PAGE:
By Andrew Fleming
The Secunderabad Club is undoubtedly an establishment where its reputation
precedes it. In illustrating this observation, I offer two examples.
First, when I was offered the role in Hyderabad and before I began researching its
history I knew little of the city and had no idea it is in fact a twin city. The first time I
heard of Secunderabad was when a reference was made not to the place but purely to
Naturally, I then looked into it, reading the story of Winston Churchill’s bar
bill (seemingly a recurring story elsewhere) and discovering that Secunderabad is far
more than a name in its own right.
Then, when I stepped off the plane on July 22, 2017, I had an invite to a party the
same evening hosted by someone who has close ties with the club today. I was
afforded my first offer of membership that very evening and replied I would think
about it. Over the coming weeks, I did but ultimately concluded that the location did
not make membership conducive. However, my then US counterpart, Katherine
Hadda, evidently did opt for membership and was the first to entertain me at the
property in October 2017.
I remember this vividly as, despite numerous subsequent visits, this proved to be the
only time I got to sit in and absorb the main bar (Colonnade Bar) in all its glory. Being
one of those places where photography was strictly banned, images of this
masterpiece of top-end carpentry are consigned to memory. In some ways that
make it all the more vivid. Images of a perfectly mixed gin and tonic served at our
high table alongside a plate of masala peanuts, a sizable collection of black and
white portraits of distinguished past members and dark wooden furniture are clear as
if my visit was yesterday.
I always intended to return to enjoy this bar with its quintessentially British feel once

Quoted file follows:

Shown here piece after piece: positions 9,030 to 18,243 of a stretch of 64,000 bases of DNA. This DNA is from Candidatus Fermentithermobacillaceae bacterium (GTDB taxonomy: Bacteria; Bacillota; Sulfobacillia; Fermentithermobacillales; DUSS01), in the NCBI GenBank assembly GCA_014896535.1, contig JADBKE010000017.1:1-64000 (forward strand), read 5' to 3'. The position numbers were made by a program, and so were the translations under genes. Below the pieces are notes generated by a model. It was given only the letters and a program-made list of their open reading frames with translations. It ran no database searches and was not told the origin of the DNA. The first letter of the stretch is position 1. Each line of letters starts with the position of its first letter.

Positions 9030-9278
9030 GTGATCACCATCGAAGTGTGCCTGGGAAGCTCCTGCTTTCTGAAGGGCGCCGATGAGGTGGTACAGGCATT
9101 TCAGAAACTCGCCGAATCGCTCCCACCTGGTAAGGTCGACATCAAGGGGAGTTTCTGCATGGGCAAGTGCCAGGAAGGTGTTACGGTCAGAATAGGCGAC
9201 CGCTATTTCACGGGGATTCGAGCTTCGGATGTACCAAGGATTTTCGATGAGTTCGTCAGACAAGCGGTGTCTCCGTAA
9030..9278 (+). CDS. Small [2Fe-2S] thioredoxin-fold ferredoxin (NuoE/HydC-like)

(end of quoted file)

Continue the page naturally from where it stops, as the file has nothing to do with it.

more. Yes, whilst I have battled rush hour traffic to visit Secunderabad Club on
numerous occasions no other host has ever invited me back to sit specifically in the
Colonnade Bar. This I feel will always be a regret but there is also the irony that the
sole person who invited me there was a woman because, for much of the history, the
club preserved strict patriarchal rules which, for much of the club’s history, even
prevented women from frequenting this area. So, as a strong proponent of gender
equality, I can smile at how I got to experience this slice of history sadly lost forever.
Still, it is hard to reconcile I will never return. Yet my feelings are nothing to the
emotions of the many who have had indelible lifetime connections with the club. I
cannot begin to comprehend what memories this place holds for so many
Losses like this are painful and I can feel the shock in so many friends
who had their own associations and those who appreciate the wonderful history and
heritage the twin cities have to offer. It is not the first such loss and sadly, from the
rocks that were here before any of us to other unique and irreplaceable buildings
flattened in the name of progress, it will not be the last. Just like a family member, a
sudden loss is always the hardest to reconcile.
Andrew Fleming is the British Deputy High Commissioner to Andhra Pradesh and